Posts

Preventing Runners Knee Is Your Best Bet [post with video]

The key to preventing runners knee is to strengthen your hip and core musculature BEFORE you are noticing the symptoms of runners knee.

The best exercises are simple, require no equipment, and should be done regularly (2-3 times per week) in order to prevent a flare up of runners knee.

If you missed the earlier videos in this series, make sure you check out the first video where I define runners knee. And in the second video, I go over some of the more effective ways of dealing with the symptoms of runners knee.

Do You to Steps Aimed at Preventing Runners Knee? What Things Do You Do on a Regular Basis to Stay Pain Free?

All Runners Need to Learn About Preventing Injuries

What is One Thing Many New Runners Overlook?

I love new runners.

Well, I love all runners, but there is something about the excitement that I usually see on the faces of new runners that gets me fired up. I love being able to share tips, tricks, and pertinent information with them. I love seeing the rapid progress that they are able to make, and I’m sometimes slightly envious that they are able to progress so rapidly while I feel like I have to push myself to the brink just to shave a few seconds off of my 5k time.

New runners are like little kids on Christmas morning, and I love that.

New Runners Can Be A Lot Like Kids on Christmas. But Too Much Excitement May Cause Them to Overlook One Important Thing.

Isn’t My Niece Adorable?

 

There is, however, one thing that new runners tend to avoid worrying about until it’s too late. Read more

Foot Kinetics Product Review

Blisters are something that no runner wants to have to deal with. There are a number of different options that we can use to try and prevent blisters, but I recently had the opportunity to try out Run Goo from Foot Kinetics.

In the video above, I review the product and talk about what my opinions are after giving it a try.

What is Your Go to Strategy for Blister Prevention?

Jason Fitzgerald, Strength Running

Why More Runners Need to Make Time for Injury Prevention


No runners want to be injured, but most of us wind up with a running related injury from time to time. While some might say that running injuries are an inevitability, there are many running coaches-myself included-that would disagree with that statement.

And my guest today disagrees as well.

Jason Fitzgerald, Strength Running

Jason Fitzgerald knows first hand how much it stinks to be injured.  Read more

Many Runners Want to Know the Truth About Stretching

There is so much conflicting information when it comes to the truth about stretching for athletes, especially for runners.

Some experts swear that stretching prevents injuries, while just as many say that stretching has nothing to do with injury prevention. Some runners include stretching as a vital piece of the warm up, and some only stretch after their runs. Some believe in static stretching, while others only hold each stretch for a few seconds.

Who’s right?

The truth about stretching is that there are no cut and dry answers to anything related to stretching. Stretching has been studied time and time again, and ultimately there have been very few (if any) black and white conclusions that have been drawn, especially in regards to injury prevention.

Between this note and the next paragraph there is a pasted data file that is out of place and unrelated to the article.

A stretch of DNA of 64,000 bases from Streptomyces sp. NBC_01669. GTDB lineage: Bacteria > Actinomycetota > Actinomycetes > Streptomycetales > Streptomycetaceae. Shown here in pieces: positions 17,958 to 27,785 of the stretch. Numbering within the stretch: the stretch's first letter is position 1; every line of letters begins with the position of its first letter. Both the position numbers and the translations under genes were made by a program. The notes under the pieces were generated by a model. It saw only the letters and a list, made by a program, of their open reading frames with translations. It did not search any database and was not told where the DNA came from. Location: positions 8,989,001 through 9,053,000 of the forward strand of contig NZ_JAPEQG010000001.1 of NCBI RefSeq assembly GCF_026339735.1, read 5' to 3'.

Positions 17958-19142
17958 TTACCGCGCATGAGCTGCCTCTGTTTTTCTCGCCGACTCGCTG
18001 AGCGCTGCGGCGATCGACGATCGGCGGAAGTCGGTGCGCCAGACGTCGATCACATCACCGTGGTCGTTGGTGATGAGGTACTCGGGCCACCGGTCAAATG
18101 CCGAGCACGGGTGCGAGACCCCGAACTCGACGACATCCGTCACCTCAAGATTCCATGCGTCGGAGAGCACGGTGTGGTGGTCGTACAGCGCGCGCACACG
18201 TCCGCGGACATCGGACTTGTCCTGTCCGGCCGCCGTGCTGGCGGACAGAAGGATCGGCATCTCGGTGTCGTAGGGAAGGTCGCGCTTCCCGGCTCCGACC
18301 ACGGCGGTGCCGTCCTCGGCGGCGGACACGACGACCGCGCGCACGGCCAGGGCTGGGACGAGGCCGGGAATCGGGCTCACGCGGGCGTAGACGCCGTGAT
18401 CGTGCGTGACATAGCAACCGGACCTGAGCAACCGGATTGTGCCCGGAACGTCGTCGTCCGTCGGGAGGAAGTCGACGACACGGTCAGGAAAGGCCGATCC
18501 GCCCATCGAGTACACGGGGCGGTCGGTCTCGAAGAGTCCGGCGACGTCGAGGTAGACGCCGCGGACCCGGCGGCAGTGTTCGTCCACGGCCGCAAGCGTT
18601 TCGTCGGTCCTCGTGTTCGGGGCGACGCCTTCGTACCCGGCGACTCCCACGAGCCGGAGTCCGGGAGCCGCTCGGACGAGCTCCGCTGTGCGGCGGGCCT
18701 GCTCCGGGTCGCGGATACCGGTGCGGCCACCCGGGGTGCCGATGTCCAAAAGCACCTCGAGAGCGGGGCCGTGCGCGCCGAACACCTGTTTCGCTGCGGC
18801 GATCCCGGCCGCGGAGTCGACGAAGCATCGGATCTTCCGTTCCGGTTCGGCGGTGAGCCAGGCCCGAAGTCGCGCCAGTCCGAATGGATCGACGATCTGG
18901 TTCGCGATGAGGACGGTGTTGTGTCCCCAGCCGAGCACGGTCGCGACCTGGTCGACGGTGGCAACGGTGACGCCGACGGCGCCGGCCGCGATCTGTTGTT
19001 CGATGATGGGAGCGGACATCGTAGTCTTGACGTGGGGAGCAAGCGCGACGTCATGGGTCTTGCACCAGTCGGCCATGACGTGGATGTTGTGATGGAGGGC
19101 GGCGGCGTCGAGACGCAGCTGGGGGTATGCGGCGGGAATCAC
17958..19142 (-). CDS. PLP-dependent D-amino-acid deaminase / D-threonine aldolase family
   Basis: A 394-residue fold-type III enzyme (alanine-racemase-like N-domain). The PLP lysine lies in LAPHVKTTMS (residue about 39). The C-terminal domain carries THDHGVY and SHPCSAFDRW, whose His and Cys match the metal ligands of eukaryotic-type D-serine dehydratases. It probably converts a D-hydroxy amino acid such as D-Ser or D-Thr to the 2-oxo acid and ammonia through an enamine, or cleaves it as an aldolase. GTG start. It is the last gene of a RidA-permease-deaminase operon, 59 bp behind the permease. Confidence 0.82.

Here is the Truth About Stretching

Stretching HAS NOT been shown to reduce injuries. That said, maintaining adequate flexibility by stretching regularly does allow your joints to operate within their full range of motion which can put less stress/strain on your muscles and tendons. Excess strain on the muscles and tendons can cause irritations (such as tendinitis, bursitis, and any other itis), so it could be seen as logical that regular stretching CAN reduce the risk of injury over time, yet it is far from conclusive.

Stretch Armstrong, Truth about stretching

Stretch Armstrong

It has long been believed that effective stretching requires holding your stretch for 15-30 seconds (or more). Going hand and hand with the static stretching theory is the assumption that bouncing while stretching is a sure fire way to pull or tear a muscle, which is an even worse injury than any itis you were trying to prevent in the first place. So what’s the truth? Static stretching is a fine way of increasing your range of motion, but should only be done as part of a cool down. Dynamic stretching is also a great way to improve ROM, and is fine to do before or after your run, but make sure your muscles are warm before you begin. The key is to hold each stretch for 2-6 seconds before releasing it. As long as your muscles are already warm, and you’re not reaching too far, dynamic stretching is safe AND effective.

My Take on Stretching

In my experience, both me personally and with the runners I’ve worked with, regular stretching is a good thing when done correctly. I almost always wait until after the run/race to do my stretching, but will occasionally do a minimal amount of dynamic stretching after my warm up but before the race.

Gumby, Truth about stretching

Everyone Loves Gumby

 

My preferred method of stretching, however, is to pop in a yoga DVD on days that I’m not running as part of a recovery day. I don’t do this as often as I’d like to, but whenever I do I feel better and my next run is usually better as well.


What do you do when it comes to stretching? I’d love to hear your thoughts in the comments, pro or con, when it comes to stretching.

And if you’d like to hear me expound a little bit on the virtues of stretching and elaborate a little more about what I talked about here in this post, just press play on the player below.